Have I got your attention yet? Is there a solution to the conundrum?

As I stated in the last article, there is always someone out there who will exchange their time and energy for yours. The trick is finding them and establishing an exchange rate. If an exchange medium is used (dollars or other currency) then the transaction is further complicated by manipulation of the currency. If any individual transaction is compared to other transactions, that too can be an impediment to completion of the transaction. A healthy economy requires that all transactions be completed easily and consistently for everyone involved, but when people become confused about the reality of wealth and mistake money for wealth then it’s the acquisition of money that becomes the reason for the transaction. This drives every transaction to cost more in terms of money and rather than enriching those who gather more money, it causes the money to lose value in terms of real wealth. This is called inflation. Given this perspective, inflation has little to do with the number of currency units in circulation and much to do with greed and the confusion of money for wealth.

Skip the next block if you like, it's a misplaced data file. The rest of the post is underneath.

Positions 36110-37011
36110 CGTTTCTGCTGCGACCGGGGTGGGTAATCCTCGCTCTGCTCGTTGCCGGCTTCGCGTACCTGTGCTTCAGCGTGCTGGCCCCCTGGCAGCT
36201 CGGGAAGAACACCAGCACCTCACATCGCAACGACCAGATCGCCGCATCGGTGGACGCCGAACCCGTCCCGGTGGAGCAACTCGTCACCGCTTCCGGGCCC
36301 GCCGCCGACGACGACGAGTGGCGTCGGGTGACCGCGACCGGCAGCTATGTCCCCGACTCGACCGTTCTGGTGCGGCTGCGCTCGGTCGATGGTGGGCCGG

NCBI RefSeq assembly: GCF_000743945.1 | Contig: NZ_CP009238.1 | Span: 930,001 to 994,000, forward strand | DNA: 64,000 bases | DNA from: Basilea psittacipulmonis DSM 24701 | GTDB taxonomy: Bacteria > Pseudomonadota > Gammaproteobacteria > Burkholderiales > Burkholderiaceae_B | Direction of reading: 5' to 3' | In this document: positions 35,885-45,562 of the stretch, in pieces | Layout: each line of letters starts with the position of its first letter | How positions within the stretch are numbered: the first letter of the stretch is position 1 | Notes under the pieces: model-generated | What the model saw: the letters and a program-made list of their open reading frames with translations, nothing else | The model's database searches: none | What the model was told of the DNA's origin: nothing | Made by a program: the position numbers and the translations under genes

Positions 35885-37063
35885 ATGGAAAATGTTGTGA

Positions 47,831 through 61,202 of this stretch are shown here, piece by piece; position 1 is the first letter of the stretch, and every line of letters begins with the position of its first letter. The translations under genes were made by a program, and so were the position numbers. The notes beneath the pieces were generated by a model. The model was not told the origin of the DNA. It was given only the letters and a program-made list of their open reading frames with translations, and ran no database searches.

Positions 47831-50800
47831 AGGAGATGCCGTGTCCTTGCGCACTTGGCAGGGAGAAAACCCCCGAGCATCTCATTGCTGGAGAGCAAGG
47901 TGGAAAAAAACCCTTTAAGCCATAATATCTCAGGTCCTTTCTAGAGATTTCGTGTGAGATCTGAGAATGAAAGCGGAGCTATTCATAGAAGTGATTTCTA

Concerning the economic debacle of 2008, there are pundits in the world who insist that the United States lost a significant portion of the wealth that had been building up over the last several decades. I disagree. Since the time and energy used to create the homes is still there in the form of the homes, what really happened is that the medium of exchange gained significantly in the amount of value it represents. This is very good for the central banks. Since the number of dollars the populous owes them is the same, but the amount of time and energy represented by each dollar is increased, you and I owe more of our time and energy to those banks. We’re destined to be slaves for a longer percentage of our lives. This is why the financial sector needs heavy, even burdensome regulation.

Long time denizens of PolicyMic will notice a lack of citings to back my statements in these last two articles. These are opinion pieces and represent only my opinion on the matter. My opinion is subject to change given contradictory facts. There will also be another installment in this series.